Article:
With three-fourths of his first term in office behind him, Bexley Mayor John Brennan says he is pleased with the city's progress to date.

With three-fourths of his first term in office behind him, Bexley Mayor John Brennan says he is pleased with the city's progress to date.

However, Brennan says the time has come for the city to address stagnant revenues that annually fail to keep pace with expenditures.

Brennan said the administration's major accomplishment of 2010 was an extensive infrastructure improvement initiative.

"We did 13 streets this year,' Brennan said. "That was by far the most I can ever remember us doing at one time. We did a piece of Bryden, a piece of Parkview and Fair Avenue. Pleasant Ridge, Francis and Montrose all got new water lines in the last year."

City crews also completed improvements to 17 alleys. Brennan said doing that work in-house saved the city thousands. He said the city plans to do 10-12 more alleys in 2011.

"We're going to cut down a little bit in 2011," Brennan said. "We won't do nearly as many streets. We're only going to have about $2-million of the $6-million we bonded left and we don't want to go beyond that because of our concerns with finances right now."

Service Director Bill Harvey said the city spent approximately $3-million in 2010 on various infrastructure improvement projects and about $2-million in 2009.

"We also had $2-million in grant money and $1-million in sidewalk work in 2010," Harvey said. "That's $6-million in infrastructure repairs and that's pretty significant for a city our size. We did more than 70,000 square feet of new sidewalks last year."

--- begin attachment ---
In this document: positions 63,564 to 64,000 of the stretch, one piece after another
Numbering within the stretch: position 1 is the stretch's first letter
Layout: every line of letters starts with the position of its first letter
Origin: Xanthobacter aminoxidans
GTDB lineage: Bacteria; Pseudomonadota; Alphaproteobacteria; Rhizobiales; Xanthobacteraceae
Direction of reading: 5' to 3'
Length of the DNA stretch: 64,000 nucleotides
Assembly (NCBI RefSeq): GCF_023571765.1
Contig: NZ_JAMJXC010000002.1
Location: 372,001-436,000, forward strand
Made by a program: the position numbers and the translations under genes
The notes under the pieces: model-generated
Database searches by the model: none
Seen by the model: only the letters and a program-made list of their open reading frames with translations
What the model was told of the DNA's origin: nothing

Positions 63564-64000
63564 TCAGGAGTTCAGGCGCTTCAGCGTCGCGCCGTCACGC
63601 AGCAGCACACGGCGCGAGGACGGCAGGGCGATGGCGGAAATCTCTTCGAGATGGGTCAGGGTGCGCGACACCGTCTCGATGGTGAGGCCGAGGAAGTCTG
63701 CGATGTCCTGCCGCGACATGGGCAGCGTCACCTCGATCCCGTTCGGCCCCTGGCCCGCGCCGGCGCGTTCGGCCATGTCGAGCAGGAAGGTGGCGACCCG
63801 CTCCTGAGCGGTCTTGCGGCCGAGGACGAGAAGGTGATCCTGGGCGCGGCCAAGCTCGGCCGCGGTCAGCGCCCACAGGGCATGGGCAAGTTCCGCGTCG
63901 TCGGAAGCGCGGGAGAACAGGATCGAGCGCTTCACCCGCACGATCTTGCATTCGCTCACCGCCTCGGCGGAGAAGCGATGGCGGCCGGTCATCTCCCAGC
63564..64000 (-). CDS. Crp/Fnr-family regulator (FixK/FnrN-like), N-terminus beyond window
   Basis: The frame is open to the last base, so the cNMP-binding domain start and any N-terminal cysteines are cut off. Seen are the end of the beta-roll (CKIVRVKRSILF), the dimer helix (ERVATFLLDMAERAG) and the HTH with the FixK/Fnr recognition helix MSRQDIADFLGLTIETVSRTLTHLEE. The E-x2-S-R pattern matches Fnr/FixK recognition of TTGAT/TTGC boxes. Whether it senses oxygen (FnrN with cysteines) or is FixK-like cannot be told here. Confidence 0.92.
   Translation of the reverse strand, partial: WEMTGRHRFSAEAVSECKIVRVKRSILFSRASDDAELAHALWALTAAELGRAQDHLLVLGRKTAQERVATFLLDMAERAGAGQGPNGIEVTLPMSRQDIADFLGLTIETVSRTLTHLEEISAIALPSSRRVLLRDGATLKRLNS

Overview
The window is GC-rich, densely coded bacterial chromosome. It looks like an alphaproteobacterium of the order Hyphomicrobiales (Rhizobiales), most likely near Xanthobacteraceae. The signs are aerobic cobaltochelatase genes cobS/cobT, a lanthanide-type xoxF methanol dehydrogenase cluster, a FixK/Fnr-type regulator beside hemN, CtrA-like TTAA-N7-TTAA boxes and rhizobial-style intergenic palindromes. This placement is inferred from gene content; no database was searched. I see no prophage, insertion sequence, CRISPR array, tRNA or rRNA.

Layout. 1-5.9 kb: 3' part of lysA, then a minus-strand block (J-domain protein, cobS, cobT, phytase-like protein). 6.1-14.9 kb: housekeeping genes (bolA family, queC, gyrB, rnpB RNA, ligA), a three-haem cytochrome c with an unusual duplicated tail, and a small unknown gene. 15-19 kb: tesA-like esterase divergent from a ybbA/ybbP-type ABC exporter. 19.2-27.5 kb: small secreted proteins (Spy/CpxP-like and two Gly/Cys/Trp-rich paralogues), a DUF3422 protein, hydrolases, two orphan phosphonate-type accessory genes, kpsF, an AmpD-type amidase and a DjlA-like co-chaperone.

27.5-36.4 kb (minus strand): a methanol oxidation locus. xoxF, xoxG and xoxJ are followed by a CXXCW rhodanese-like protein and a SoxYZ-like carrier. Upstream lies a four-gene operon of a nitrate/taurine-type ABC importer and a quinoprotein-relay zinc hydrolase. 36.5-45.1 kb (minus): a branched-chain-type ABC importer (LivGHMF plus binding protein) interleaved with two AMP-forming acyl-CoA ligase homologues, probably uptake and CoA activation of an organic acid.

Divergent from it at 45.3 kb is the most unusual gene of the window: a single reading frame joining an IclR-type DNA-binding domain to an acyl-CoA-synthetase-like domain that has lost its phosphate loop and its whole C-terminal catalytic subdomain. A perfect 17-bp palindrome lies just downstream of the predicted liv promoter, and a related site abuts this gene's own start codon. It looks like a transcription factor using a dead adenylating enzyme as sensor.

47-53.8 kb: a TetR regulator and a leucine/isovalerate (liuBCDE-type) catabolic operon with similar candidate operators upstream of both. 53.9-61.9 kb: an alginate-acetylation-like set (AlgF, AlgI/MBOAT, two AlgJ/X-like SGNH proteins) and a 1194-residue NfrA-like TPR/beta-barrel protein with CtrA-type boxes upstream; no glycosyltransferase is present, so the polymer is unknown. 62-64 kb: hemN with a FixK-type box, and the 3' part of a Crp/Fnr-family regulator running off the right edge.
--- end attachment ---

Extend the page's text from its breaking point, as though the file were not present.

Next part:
The city of Bexley includes approximately 4,200 residences located in a 2.5-square-mile area surrounded by the city of Columbus. Brennan said Bexley's current population is 13,257.

Brennan also praised Harvey and his staff for successfully opening the new $7-million Bexley Police Station in 2010."It came in $600,000 under budget," Brennan said. "That was a nice thing to be able to tell council."

Harvey said the police station has been a big hit.

"The guys (police) love it," Harvey said. "The neighbors love having it there. We have residents who bring food over to them."

Harvey said the city is still exploring options for the possible redevelopment of the current city hall site on Main Street, Bexley's key commercial district. With the city's limited tax base, both city council members and administration officials have discussed the possibility of relocating city hall and returning the 2-acre site to commercial uses.

" We're still looking at trying to do something with this property," Harvey said. " The building needs to be modernized, or sold and torn down and rebuilt."

Brennan also noted that the Bexley Tree Commission was responsible for the planting of 876 trees in the city last year.

"We're going to plant 115 in 2011 and that will basically be every spot that had a tree in years past," Brennan said. "We will be pretty much 100 percent complete."

On the subject of finances, Brennan said the city may have no choice but to ask voters for an income tax increase in 2011.

" We have reduced staff by six or seven people now," he said. " We've cut consultant fees and attorney fees, anything we can. We're so bare bones. We can't continue like this. We actually need to add a few staff people. We have half a dozen people who could retire in the next 3 to 5 years. We need a few younger people in there training to replace them. We're really tapped out. We need to sell our story to the people. We would like to continue to provide the services we offer but it's probably going to take some form of a tax increase. "

Harvey noted that the financial challenges facing the city are far from over.

"The federal government is requiring cities now to go to larger, reflective street signs. It's a mandate that we have to replace all of those," he said. "I think we have four or five years. It's not a big deal but every sign has to come out. That's labor intensive. Then we have to buy new signs. We will have to replace every sign in the city and that's not cheap. Because of EPA requirements, we will also have hundreds of thousands of dollars over the next few years for our water, sanitary sewer and storm sewer systems. We have old, aging infrastructure."